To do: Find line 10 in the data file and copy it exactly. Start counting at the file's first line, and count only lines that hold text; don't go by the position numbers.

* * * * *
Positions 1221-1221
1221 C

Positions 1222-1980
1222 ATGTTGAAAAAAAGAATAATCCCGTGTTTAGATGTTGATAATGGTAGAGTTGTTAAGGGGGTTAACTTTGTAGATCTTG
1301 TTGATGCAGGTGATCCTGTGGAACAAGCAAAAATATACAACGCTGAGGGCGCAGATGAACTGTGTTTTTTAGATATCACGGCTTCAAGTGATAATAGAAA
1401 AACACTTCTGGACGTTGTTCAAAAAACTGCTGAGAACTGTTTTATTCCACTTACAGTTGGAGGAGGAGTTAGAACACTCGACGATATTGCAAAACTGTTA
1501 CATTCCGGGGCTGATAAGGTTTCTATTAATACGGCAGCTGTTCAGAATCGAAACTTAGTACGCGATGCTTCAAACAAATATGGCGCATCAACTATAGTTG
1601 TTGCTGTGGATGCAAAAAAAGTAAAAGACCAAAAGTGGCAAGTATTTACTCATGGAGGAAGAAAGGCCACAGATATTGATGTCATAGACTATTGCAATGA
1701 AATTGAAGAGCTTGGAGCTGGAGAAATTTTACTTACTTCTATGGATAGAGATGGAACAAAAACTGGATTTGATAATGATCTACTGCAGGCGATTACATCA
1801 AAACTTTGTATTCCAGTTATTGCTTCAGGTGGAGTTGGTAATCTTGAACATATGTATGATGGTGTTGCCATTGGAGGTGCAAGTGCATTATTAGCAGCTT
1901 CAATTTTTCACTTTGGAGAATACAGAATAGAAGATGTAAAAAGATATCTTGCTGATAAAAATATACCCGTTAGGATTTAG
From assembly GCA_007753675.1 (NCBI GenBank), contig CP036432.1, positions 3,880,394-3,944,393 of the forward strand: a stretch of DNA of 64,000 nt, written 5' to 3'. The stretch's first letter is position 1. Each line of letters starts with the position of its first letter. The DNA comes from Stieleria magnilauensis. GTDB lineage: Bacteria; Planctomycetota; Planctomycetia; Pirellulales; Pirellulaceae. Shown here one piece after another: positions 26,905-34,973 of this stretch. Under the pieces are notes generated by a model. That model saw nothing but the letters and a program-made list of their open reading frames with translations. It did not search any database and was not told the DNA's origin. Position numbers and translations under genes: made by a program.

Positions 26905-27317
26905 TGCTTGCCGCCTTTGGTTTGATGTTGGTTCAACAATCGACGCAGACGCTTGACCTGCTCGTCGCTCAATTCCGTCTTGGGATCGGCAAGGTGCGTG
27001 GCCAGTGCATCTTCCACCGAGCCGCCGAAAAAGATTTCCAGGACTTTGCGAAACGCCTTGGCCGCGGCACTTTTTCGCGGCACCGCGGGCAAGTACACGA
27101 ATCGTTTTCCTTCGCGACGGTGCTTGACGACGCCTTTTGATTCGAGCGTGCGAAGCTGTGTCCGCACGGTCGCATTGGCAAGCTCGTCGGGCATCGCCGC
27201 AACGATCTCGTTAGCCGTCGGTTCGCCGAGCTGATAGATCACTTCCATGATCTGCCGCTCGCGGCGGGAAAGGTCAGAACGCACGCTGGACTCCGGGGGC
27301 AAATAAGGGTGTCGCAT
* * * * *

1801 AAACTTTGTATTCCAGTTATTGCTTCAGGTGGAGTTGGTAATCTTGAACATATGTATGATGGTGTTGCCATTGGAGGTGCAAGTGCATTATTAGCAGCTT